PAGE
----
Jake the Wonder Dog
At his Maine vacation home visiting Venice, Amy and Bill
Due to travels I will be away from the blog and unable to respond to comments/questions until after May 22.
Meanwhile, here’s a collection of random cool stuff I’ve been collecting for you to enjoy.
Including these two recent interviews:
Master your money summit: The Simple Path to Wealth
Thanks to Hahna and Jay, my interviewers, I think they are two of the best so far. Hope you enjoy listening as much as I enjoyed recording them!*
We love these things. Crunchy on the outside, chewy in the middle.
And in Peru:
Wait but Why diagrams to blow your mind:
For my fellow It’s Better in the Wind riders, remember: Safety first!
I think Elon Musk and SpaceX are incredible and deserving of high praise, but…
…not to include. Plus I’m sure they’ll get past it. Just another (dramatic) learning experience.
“It was no different with my father. In fact, his death was even more unexpected. He was gone at age 27. He was young. He was gone when I was young…I was 8 and half….
“Your dad asked me to give you this letter. He spent the whole week writing these, and he wants you read it. Be strong.” the nurse said, holding me.
“The envelope read WHEN I’M GONE.”
Finally, The Subtile Art of Subtile Not Giving a Fuck. Valuable advice and funny as hell. But not for you if the word “fuck” offends.
If the word “fuck” doesn’t offend you, here’s a video with me saying it repeatedly: The Position of Fuck You
*Here are some more: As Seen On
Updates from our friends at:
If you’ve read my review, you know I love my T&N mattress and the company itself. Cool people, cool ethics.
Several times I’ve had personal friends call and ask: “What’s the real deal? It can’t be as good as you say for such short money.” It can and it is. Just last night one of these guys Skyped me to say how much they love theirs.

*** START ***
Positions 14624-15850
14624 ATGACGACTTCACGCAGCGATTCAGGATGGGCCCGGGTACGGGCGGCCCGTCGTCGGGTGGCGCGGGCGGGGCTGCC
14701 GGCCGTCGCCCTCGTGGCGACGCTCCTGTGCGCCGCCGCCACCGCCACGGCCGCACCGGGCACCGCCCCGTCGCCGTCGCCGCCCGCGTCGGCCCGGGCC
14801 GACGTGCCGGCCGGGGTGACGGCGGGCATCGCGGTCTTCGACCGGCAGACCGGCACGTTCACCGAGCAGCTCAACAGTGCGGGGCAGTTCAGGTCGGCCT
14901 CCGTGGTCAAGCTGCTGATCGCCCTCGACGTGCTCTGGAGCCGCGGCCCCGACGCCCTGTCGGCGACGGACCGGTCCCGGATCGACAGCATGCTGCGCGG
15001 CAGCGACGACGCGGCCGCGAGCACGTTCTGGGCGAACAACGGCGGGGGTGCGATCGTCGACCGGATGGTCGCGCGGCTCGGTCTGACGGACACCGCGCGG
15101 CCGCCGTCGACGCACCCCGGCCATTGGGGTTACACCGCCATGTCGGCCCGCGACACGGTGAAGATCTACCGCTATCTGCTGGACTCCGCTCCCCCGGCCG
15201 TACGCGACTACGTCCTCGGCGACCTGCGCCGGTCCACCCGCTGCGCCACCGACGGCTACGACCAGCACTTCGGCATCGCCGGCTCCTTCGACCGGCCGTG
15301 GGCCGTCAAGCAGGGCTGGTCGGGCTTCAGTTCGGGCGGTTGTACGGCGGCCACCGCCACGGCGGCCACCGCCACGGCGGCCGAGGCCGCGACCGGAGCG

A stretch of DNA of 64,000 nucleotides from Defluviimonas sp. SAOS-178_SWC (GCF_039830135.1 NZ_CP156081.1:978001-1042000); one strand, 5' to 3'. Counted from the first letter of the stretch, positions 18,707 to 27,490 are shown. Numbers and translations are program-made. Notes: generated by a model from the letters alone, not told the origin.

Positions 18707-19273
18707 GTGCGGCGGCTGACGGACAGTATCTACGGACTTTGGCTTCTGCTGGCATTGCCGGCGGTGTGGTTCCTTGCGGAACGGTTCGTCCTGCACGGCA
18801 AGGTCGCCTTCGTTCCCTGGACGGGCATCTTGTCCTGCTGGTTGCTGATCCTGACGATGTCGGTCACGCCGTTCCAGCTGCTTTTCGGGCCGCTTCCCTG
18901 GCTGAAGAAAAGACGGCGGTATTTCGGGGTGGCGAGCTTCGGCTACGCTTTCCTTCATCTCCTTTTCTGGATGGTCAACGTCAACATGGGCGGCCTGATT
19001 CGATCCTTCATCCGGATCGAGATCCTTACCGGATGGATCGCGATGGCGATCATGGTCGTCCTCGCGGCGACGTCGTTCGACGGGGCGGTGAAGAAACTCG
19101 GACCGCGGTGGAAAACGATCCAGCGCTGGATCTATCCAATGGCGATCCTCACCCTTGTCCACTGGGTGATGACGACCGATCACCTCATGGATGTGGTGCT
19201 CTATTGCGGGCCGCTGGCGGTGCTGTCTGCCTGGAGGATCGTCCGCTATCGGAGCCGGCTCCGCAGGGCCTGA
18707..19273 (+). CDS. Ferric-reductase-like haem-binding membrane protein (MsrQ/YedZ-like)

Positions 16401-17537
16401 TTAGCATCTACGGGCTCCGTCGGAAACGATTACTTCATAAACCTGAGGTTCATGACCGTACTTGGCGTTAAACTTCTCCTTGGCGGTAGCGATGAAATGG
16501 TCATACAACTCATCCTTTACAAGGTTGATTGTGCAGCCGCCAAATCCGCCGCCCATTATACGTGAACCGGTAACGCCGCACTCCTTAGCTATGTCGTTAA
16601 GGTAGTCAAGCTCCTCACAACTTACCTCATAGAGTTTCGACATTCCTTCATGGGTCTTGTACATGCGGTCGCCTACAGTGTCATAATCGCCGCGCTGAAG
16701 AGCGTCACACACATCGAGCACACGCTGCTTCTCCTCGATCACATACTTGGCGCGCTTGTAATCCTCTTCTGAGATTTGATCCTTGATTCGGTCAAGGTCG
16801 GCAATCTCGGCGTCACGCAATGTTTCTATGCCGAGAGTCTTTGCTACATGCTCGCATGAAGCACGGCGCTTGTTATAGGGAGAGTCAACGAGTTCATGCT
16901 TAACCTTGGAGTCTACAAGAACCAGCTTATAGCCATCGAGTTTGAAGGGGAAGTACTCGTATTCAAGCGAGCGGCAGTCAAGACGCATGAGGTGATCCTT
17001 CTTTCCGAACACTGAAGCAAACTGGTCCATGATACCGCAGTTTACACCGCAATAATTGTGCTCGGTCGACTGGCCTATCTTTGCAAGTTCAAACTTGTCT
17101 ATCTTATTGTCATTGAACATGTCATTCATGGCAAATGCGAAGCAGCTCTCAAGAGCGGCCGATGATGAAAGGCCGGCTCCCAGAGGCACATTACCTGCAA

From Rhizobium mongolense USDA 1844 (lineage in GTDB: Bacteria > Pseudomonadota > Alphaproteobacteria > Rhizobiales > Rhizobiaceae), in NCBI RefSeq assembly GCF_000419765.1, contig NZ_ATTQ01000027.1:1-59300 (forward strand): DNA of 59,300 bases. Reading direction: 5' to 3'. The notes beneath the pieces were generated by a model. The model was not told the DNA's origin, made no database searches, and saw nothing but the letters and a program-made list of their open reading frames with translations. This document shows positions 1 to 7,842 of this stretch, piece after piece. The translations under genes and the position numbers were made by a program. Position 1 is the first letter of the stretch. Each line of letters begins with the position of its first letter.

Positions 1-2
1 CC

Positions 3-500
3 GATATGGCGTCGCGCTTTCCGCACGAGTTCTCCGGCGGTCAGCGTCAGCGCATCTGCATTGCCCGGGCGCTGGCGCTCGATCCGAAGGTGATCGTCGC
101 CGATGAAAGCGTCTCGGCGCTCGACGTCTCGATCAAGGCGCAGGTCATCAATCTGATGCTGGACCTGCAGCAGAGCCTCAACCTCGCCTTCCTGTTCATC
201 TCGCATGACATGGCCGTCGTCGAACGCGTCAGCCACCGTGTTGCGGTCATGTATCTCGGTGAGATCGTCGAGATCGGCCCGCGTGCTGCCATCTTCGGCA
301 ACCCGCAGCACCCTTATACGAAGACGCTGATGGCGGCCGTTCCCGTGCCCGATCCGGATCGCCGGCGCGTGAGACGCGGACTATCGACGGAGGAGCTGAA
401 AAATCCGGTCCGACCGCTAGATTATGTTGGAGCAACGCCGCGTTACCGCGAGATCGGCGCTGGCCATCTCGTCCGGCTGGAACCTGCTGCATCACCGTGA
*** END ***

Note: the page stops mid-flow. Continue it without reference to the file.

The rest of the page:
One of the cool things about getting your own T&N is watching it “come to life” once you release it from its packaging. Now you can see it before you buy in this cool video they just sent me (you need to scroll down once you open the link).
Truth is, I still think it’s cooler to see in real life. But that’s just me.
If you’ve read my review, you know I been using RW for the last few years and most recently with the Moto X phone. Overall I love it and I still marvel at how cheap it is.
The biggest obstacle for some folks has always been with RW you have to use one of just a couple of Motorola phones they offer. As I could care less what phone I carry, as long as it works and my Moto X works just fine, this has never been an issue for me.
If it has been for you, you might be interested in knowing RW just announced an expanded list of leading Android M enabled devices that will now work:
- Moto X Pure Edition
- Google Nexus 6P by Huawei
- Google Nexus 5X by LG
- Samsung Galaxy J3 (2016)
- Samsung Galaxy S6
- Samsung Galaxy S7
- Samsung Galaxy S7 Edge
You can buy these from RW or bring your own new or used version.
What I’ve been reading recently and recommend:
Trisha Ray is an old friend who very kindly created the original illustration that graces the cover of my book. Obviously, I love her work and her own book is filled with her wonderful water-colors. Each with a wonderfully well told story behind it. There are even pictures of and stories about me in it.
Shhhh. Don’t tell anybody.
Economics can be dry as dust. It can also provide deep insights into how our world really works. Mr Wheelin replaces the dry as dust aspect with a an engaging, even fun, read while delivering all those engaging insights. Especially worth reading at the moment with all the political campaign nonsense being spewed about.
We all know the Wright Brothers invented the airplane. But I, for one, had no idea how compelling a story theirs is. At least as told in this book by Mr. McCullough. Reads like a novel.
One in a series of novels and short stories recounting the adventures of Bertie Wooster and his “gentleman’s gentleman” Jeeves. If you’ve not read Wodehouse, do yourself a favor.
Interestingly, it references Bertie Wooster.
Southern missionary packs up his family and heads to the Congo. It doesn’t go well. Narrated in rotating chapters by his wife and four daughters. Compelling tale very well told. Amazing as the style and tone shifts between her narrators.
True story of a Mexican fisherman blown out into the Pacific Ocean and his survival as he drifts across for, well, 438 days. Reads like the great adventure it is. Amazing to note: All of his supplies are lost in the storm but he comes across enough garbage floating in the ocean to replenish them.
Predicting the future is risky business, but Ross makes an interesting case for how markets are changing and what industries are driving the change. Given the current political debate here in the US, I especially enjoyed his section: The Geography of Future Markets.